Last week as I stood in line at the pharmacy counter to pick up my medicines, a hero walked by.
      She stood just slightly taller than the grocery cart she pushed; the quintessential grandmother with pink cardigan sweater draped over her shoulders and purse dangling from the crook of her arm. I got a long look at her styled, grey hair because her spine was so twisted and humped, you saw the top of her head where you expected to see her face. She was in a constant “looking down” position. No doubt, she was well acquainted with pain. One glimpse and I was reminded my pain pales in comparison to what so many people live with.
      She arrived at the end of the aisle near where I stood. Before turning the corner, she squared her shoulders, pulled up her head and looked to see if anyone was in her path. It must have taken tremendous effort. Yet instead of appearing irritated with the challenges of shopping, or the able- bodied people in the pharmacy line who watched her, she smiled. A lovely, gracious smile framed in a flattering shade of lipstick. She seemed so happy to see us and nodded in acknowledgement as she walked by; her own personal receiving line.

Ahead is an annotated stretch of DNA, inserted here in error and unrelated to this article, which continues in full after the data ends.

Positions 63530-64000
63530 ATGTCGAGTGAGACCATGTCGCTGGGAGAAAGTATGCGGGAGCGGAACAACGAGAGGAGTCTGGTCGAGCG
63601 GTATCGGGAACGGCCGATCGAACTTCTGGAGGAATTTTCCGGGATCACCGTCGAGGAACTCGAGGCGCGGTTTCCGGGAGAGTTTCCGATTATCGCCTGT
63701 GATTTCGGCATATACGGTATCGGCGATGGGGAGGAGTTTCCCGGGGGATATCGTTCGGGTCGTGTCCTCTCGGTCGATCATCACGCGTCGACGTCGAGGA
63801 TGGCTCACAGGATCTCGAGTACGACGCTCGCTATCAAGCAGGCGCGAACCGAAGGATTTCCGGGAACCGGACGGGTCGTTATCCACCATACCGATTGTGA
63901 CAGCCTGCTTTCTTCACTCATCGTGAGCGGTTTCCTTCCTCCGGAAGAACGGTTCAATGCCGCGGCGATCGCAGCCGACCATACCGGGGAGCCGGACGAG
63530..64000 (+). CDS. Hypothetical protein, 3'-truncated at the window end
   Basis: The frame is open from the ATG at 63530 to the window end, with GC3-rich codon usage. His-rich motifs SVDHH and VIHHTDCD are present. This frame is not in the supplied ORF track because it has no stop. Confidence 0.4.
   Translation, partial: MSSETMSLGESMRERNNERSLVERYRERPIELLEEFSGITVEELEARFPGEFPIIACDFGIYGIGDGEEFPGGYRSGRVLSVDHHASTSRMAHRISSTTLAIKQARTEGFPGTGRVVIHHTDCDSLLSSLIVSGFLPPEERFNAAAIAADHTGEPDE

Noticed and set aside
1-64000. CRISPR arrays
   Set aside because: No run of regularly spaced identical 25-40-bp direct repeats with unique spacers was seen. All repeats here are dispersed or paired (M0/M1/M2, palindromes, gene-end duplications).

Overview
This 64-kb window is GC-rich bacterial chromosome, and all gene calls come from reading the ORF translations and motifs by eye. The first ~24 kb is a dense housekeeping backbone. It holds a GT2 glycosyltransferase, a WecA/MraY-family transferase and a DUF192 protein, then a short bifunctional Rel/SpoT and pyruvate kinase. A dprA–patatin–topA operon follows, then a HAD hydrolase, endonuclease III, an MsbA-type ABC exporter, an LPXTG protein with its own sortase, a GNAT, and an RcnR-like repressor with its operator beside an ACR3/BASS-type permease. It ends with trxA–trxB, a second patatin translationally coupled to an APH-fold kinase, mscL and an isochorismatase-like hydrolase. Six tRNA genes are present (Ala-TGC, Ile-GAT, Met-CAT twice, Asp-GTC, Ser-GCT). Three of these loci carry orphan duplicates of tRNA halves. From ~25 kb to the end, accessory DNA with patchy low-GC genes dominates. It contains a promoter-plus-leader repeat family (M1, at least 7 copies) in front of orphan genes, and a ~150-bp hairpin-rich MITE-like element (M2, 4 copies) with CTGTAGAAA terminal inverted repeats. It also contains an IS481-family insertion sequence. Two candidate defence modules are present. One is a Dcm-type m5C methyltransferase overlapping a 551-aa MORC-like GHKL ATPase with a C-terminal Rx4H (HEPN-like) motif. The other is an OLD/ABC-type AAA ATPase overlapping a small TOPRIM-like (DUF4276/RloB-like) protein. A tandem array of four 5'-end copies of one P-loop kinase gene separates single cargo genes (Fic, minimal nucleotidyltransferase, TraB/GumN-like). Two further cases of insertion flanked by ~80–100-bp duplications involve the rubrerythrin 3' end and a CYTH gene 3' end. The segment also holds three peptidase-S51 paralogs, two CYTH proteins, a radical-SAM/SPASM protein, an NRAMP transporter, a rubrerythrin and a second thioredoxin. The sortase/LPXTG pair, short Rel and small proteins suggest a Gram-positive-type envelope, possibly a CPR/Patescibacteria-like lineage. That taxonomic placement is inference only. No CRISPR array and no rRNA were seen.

As she pushed her cart down the next aisle, I was grateful to have just enough pain to know a hero when I see one.

(Photo from